Step 3 Design Your Experiment

1. Write a general plan

Don't worry about the exact specifics here. Just focus on the big picture. In general what are you going to do? This step will help you to plan your time and get the project done. Here are some things to consider:
  • Where will you conduct this experiment? If not at school where are you going to put your experiment so that it doesn't bother anyone, you can assure it won't be disrupted by pets or babies, and it will be safe from changes in temperature or movement?
  • What will you actually be doing? For example, measuring something, timing something...
  • What are some potential problems you may encounter and how will you solve them?
  • What are the safety and environmental concerns?

2. Design your experiment

Be sure to check the experimental design page.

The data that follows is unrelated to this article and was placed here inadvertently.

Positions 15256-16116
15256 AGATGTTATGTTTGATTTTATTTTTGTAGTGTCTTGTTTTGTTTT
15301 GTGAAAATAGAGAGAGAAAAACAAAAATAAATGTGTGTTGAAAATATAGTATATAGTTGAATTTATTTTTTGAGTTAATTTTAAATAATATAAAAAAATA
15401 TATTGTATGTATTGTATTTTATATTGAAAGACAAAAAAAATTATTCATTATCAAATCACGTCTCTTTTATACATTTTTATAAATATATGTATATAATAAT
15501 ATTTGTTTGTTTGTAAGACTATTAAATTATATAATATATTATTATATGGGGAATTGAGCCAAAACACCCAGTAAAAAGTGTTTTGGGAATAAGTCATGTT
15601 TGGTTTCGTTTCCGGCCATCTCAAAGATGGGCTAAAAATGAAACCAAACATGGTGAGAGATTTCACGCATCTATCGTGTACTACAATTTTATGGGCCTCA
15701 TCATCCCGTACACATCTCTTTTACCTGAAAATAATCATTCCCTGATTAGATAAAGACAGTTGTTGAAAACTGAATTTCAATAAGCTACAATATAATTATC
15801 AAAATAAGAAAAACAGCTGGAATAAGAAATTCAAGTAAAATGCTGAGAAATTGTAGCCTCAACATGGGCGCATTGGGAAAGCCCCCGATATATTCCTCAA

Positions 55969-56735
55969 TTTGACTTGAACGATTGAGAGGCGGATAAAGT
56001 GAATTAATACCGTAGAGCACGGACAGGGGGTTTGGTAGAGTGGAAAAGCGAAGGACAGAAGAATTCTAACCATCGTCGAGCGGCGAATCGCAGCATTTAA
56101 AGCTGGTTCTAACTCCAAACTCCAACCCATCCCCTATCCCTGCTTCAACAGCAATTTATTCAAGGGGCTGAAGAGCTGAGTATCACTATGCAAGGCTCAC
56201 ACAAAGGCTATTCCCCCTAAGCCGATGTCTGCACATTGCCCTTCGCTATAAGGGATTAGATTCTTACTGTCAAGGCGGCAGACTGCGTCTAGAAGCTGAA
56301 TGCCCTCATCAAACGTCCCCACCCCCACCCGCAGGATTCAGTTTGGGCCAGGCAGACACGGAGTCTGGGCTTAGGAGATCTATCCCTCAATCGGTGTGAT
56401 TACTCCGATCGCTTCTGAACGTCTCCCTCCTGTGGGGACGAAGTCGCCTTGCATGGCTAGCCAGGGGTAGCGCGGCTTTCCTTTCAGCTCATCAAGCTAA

Your experiment needs to test your hypothesis. Stay focused here. It is easy to get too complicated at this point. If you refer to what you have done in the previous steps you will see that you almost have it. This is the step where you figure out exactly how you are going to do the experiment so that it tests the research question.

Consider this when you design

  • How will control and keep constant everything except the independent or manipulated variable?
  • How will you measure your dependent or responding variable?
  • Plan ahead by writing down all details of the materials and methods you will use.
What is the effect of light wavelengths on the biomass gained by basil plants?
In my experiment I will use three different types of light bulbs that give off different wavelengths of light. Under each type of light I will grow five basil plants, each in a separate container. The plants will start as sprouts no more than one centimeter high. I will grow the plants for three weeks. At the end of the experiment I will remove the plants from the soil, dry them in an oven and mass each plant on a balance. I can then find the average biomass in grams for plants from each light source to make comparisons. During the experiment, all plants will be watered and otherwise cared for equally.